I am in love with this simple Baked Apples with Cinnamon Sauce recipe and I know you will soon be too 🥰! This recipe was developed on the backbone of a dessert I once had at lunch at a canteen. It had all of the main ingredients of this one. Apples, a marzipan-like filling, walnuts, and raisins came together in a glass, covered in cinnamon sauce. I knew I wanted to re-create this the minute I had tasted the first bite! Even though the recipe comes in a completely different format, it does not lose any of its rustic, delicious taste.
Just look at the gorgeous color of these apples!! Those were not digitally enhanced, but are simply a beautiful, shiny, red. I was lucky that my friend gave us apples this year from her garden and they are so sweet, crispy, and delicious. They worked perfectly in this recipe, but you could also use a slightly more sour apple variety, like a granny smith for example. I am sure that would balance really nicely against the flavors of sweet filling and the cinnamon sauce.
The filling of these Baked Apples with Cinnamon Sauce is similar to Marzipan. In fact, I used the base from my Marzipan Potatoes. It is softened dates, mixed with ground blanched almonds and a little bit of water if they don’t come together immediately. You then add a touch of vanilla, a handful of chopped walnuts, and raisins (optional – I know not everybody likes them 😉). Boom! Simply fill the apples, put into the oven, and wait for the magic to happen. Side warning: Your house will smell AH-mazing whilst these are baking. And I am talking water running in your mouth amazing!
Why are these Baked Apples with Cinnamon Sauce good for you?
As the old saying goes: “An apple a day keeps the doctor away!”. Apples contain quite a bit of fiber, are high in Vitamin C, Potassium, as well as the plant compound polyphenol. Be sure to leave the skin on, as at least half of the below-listed benefits are found in the skin, or close to the skin. Pectin, the fiber found in apples, is a prebiotic and is a great feeding ground for healthy bacteria in your gut. A higher fiber diet has been linked to a lowered risk of heart disease. In addition, the specific polyphenols found in apples are linked to potentially lowering blood pressure levels. Apples also contain a polyphenol type called “Quercetin”. Quercetin is known for its anti-allergic properties, coupled with the ability to reduce inflammation. Thus, quercetin may be able to protect your lungs from oxidative damage and may even fight asthma.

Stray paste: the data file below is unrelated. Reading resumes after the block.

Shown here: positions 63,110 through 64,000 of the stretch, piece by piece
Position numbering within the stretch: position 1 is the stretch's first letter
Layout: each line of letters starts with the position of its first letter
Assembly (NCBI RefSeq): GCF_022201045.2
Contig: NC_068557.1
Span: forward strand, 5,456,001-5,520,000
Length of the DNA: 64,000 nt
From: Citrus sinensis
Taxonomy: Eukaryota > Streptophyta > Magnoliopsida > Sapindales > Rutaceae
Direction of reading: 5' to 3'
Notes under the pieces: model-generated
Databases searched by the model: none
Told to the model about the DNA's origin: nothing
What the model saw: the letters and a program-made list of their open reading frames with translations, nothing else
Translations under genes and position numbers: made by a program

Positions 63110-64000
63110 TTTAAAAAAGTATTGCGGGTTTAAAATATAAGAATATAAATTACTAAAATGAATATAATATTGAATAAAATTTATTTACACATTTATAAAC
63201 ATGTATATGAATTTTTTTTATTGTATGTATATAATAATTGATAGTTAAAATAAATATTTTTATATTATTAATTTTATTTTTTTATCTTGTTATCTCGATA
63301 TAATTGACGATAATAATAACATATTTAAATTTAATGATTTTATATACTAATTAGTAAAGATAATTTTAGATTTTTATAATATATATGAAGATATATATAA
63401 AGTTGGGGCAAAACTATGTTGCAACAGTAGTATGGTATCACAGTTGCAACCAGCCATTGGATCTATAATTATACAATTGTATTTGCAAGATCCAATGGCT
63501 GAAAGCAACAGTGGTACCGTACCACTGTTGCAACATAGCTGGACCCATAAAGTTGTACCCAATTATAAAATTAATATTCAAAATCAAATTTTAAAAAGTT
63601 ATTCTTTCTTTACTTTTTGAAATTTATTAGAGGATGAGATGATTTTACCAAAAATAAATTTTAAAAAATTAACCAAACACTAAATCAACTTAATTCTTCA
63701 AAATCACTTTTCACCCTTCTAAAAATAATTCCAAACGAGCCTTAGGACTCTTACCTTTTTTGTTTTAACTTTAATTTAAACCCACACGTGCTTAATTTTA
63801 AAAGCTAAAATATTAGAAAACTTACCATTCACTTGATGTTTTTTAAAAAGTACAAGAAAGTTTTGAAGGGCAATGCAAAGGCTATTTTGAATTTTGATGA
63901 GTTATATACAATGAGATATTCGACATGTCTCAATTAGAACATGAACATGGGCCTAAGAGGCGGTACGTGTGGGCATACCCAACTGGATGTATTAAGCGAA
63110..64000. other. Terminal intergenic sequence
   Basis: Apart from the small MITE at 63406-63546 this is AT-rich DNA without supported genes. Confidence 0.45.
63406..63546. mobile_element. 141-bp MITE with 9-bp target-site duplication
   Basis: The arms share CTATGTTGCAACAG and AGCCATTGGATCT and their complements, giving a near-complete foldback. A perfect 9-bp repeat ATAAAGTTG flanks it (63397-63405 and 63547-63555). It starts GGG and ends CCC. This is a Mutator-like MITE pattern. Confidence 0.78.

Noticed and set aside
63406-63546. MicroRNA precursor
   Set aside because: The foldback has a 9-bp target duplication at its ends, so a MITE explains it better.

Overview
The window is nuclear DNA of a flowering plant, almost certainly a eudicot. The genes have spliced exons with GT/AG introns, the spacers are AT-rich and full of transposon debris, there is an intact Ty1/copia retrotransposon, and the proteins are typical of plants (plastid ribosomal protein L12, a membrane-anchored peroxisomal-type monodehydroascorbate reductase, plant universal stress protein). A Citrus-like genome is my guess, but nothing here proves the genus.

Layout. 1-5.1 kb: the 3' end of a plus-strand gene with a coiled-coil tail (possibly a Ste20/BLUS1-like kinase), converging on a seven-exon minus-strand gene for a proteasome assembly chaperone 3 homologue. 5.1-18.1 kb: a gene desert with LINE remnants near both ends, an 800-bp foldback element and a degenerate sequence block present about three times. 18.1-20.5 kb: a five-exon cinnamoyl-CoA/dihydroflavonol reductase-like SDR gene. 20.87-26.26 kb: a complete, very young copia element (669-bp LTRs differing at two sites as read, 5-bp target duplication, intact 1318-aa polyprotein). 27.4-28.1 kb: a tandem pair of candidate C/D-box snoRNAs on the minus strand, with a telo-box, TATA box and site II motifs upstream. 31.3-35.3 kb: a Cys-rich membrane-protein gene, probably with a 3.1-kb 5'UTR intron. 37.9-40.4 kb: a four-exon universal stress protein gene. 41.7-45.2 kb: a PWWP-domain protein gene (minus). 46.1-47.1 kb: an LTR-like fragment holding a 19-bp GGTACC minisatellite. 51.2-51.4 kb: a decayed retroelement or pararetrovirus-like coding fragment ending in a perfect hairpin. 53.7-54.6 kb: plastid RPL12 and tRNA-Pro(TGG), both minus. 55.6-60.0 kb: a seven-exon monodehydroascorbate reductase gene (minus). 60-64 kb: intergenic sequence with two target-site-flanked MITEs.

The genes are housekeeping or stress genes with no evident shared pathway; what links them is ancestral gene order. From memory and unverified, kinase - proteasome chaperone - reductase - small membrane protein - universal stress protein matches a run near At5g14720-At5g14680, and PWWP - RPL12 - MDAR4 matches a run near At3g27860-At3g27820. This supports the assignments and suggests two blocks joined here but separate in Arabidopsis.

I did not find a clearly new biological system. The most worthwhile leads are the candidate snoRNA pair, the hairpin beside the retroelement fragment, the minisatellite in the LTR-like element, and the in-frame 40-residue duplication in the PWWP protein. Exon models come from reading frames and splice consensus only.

Dates come from the date palm tree and are grown in tropical places around the world. You can usually get them dried in Western countries. Dates contain quite a bit of fiber, as well as Magnesium, Manganese, Potassium, Copper, and Iron. Fiber, as mentioned above, promotes gut health. The fiber found in dates slows down the digestive process, which also means that your blood sugar levels are not spiking from eating dates. In addition, dates are stock full of different kinds of antioxidants. If you are regular here, you know that antioxidants protect us from free radicals, which ultimately (if accumulated in the body in form of oxidative stress) can lead to disease building.
The antioxidants found in dates are three-fold. Flavonoids are great in reducing inflammation and may be particularly beneficial against Alzheimer’s disease, diabetes, and some cancers. Carotenoids are particularly beneficial for the heart and may also protect against degenerative eye diseases. Phenolic acid is also highly anti-inflammatory and may protect against heart disease, as well as some forms of cancer.
I have long joked that if this blog was not called Life & Lem🍋ns, it would likely be called Life & Cinnamon. Why? Because cinnamon is not only an amazing, delicious, and quite versatile spice, but it also has some top-notch health benefits. Cinnamon has several strong, medicinal properties. It is not only anti-inflammatory, but also has antimicrobial, and anti-bacterial properties. Cinnamon also contains polyphenols that act as antioxidants in the body. In addition, cinnamon has an antidiabetic effect by increasing the sensitivity to insulin and thereby reducing insulin resistance. It also interferes with digestive enzymes, which slow down the digestive process and allow less glucose to enter the bloodstream. Whereas cinnamon’s anti-cancer effects have been tested in the majority in a test tube setting, they show promising signs of becoming highly effective in the future once better understood.
How can I adjust this recipe to my dietary requirements?
This recipe is vegetarian, vegan, and completely gluten-free. It is also paleo-friendly if you do eat a bit of sugar in your paleo diet. Unfortunately, in this instance, it is not nut-free.
And that is our gorgeous recipe of the week! If you love easy, simple, sweet treats – be sure to also check out the Sweet Treats recipe category on the blog, as well as my Cakes and Cookies section. All recipes in both those categories are gluten-free, as well as refined sugar-free as a minimum. Most of them can be adjusted to suit your dietary requirements (just like this one 😉). Do let me know how you like the recipe! I am looking forward to hearing from you – either in the comments below or over on Instagram. Happy dessert time 🤗💕.